Marion | Have you ever had a PLUM party? Have you ever heard of a PLUM party? In the IBSA Annual Meeting’s Annual Sermon Josh Crisp, pastor of First Baptist Church in Bethalto, introduced what was an unfamiliar term to some but turned out to be a very familiar concept most.
Crisp explained that in Southern Illinois parlance, PLUM stands for “Poor Little Old Me.” As child when Crisp was having what others might call a “pity party,” his father would tell him to quit having a PLUM party. A PLUM party is what Crisp said Elijah was having in 1 Kings 19 – and it’s something that IBSA pastors want to avoid.
“We see pastors and prophets in the Bible having a PLUM party,” he said. “Ministry is people. Ministry is serving people. At times people don’t want to be led.” When those times came to the prophet Elijah, He became afraid, ran away, and sat down under a broom tree.
While it can be difficult and discouraging, God will give you everything you need just like He did with Elijah, said Crisp, November 9 at Cornerstone Church in Marion. King Ahab and Queen Jezebel blamed Elijah for the devastating drought he had prophesized and for the slaying of their priests. “Elijah was Israel’s most wanted, and God protected him.”
Crisp related a story from his own life, when he felt God’s call to leave Kansas City where he was attending seminary to move to Indianapolis to plant a church and continue classes remotely. Once there his wife fell into a deep depression, their financial situation became desperate, and he “didn’t know if their marriage was going to make it.”
While in Indianapolis Crisp, who was discharged from the military on a disability, saw a doctor for a six-month physical who told him about a vocational rehabilitation program for veterans such as him. God had intervened for him just as he had Elijah. Crisp reminded pastors, “God will give you personal supplies when ministry is difficult.”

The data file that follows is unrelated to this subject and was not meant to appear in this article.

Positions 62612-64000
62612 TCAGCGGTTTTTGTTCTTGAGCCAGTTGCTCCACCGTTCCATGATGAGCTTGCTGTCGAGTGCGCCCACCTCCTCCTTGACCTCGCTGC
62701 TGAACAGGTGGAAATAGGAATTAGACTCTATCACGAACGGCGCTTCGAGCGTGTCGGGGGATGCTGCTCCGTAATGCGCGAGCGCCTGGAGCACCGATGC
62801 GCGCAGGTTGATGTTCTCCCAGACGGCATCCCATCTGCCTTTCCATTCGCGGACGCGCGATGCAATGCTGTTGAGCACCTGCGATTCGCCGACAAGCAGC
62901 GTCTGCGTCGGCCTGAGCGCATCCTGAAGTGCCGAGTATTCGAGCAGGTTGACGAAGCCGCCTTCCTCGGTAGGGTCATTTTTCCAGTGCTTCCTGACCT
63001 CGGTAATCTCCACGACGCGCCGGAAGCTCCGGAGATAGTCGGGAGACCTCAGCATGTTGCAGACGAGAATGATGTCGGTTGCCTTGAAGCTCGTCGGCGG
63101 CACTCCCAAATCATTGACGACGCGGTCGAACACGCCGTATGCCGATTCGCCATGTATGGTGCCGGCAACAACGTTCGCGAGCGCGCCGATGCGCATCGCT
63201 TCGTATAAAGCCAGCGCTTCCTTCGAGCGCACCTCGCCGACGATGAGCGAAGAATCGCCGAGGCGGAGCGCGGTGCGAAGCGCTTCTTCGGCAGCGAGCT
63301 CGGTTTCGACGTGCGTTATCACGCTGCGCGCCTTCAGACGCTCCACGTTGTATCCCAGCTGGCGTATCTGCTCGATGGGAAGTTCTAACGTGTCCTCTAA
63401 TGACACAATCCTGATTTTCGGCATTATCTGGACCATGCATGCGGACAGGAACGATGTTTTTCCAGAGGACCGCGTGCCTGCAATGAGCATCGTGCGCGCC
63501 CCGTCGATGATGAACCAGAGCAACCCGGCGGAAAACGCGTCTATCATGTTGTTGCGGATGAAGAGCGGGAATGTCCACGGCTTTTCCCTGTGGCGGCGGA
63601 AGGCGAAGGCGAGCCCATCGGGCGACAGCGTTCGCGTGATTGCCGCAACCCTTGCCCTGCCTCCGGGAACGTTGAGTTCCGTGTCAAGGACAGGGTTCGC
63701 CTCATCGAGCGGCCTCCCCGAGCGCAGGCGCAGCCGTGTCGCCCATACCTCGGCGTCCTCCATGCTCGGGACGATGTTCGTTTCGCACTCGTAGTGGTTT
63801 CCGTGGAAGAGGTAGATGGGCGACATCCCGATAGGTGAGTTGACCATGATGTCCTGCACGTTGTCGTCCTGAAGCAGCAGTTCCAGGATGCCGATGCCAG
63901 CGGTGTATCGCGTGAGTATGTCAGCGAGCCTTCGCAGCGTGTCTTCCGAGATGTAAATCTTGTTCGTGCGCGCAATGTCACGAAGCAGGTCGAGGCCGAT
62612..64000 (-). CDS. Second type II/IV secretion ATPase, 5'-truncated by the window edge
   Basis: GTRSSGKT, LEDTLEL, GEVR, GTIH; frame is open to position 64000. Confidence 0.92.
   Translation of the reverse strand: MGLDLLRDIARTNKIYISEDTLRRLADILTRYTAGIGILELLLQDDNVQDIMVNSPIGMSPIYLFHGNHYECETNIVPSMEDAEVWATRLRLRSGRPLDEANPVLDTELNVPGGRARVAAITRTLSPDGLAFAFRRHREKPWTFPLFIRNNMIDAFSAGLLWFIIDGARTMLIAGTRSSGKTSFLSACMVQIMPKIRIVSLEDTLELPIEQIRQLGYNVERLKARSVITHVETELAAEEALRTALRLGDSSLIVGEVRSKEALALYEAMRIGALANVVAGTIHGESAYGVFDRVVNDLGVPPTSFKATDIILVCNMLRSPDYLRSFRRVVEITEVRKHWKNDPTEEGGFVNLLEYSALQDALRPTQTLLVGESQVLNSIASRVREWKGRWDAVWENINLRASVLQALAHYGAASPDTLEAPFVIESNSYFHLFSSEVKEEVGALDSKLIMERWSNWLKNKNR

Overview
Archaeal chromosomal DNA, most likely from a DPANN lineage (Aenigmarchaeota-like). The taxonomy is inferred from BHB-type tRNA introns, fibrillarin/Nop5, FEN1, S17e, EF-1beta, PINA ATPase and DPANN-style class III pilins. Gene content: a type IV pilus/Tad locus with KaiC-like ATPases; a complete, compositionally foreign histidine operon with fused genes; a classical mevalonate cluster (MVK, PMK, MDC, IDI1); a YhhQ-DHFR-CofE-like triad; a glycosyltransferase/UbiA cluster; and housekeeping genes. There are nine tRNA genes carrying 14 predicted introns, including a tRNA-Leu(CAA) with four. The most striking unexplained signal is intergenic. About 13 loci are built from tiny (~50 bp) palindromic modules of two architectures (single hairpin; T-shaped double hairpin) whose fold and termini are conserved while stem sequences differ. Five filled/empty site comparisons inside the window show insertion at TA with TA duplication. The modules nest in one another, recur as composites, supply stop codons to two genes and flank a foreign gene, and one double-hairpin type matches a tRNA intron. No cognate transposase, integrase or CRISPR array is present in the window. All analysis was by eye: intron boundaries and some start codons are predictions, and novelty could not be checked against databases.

Elijah was still on the run and fearful when the Lord came to him. “The Lord was not in the wind, earthquake, or fire,” said Crisp. “After the fire there was a voice, a soft whisper… God will give you a soft whisper.”
When the prophet needed encouragement, God reminded him that he was not alone. There were 7,000 others in the land who not bowed down to Baal.
Crisp spoke about when he was in basic training and had poison ivy in one eye that was quickly progressing to the other, taking away his sight. This was just as he was to embark on a 28-mile march that would mark the completion of his training. His options were to go to the infirmary to have it treated, which would mean redoing the entire six weeks of basic training, or find a way to finish basic training and then deal with the poison ivy.
His drill sergeant knew what he needed. “Hold onto your gun with your shooting arm and the ruck sack of the guy ahead of you with the other,” said Drill Sergeant Jackson. He encouraged Crisp all along the way, even walking with him that last mile. “He knew what I needed,” Crisp said.
He implored pastors and church leaders to look at all God has done in their own lives. “When I have a PLUM party God always gets me out of it.”
Reflecting on Elijah and other Old and New Testament figures who faced trying times, Crisp said, “We’re not the first ones to go through hard times in ministry. Why do we think we’re different from them? Pastors, pastors’ wives, and ministry leaders, let’s quit having PLUM parties and get to work for King Jesus!”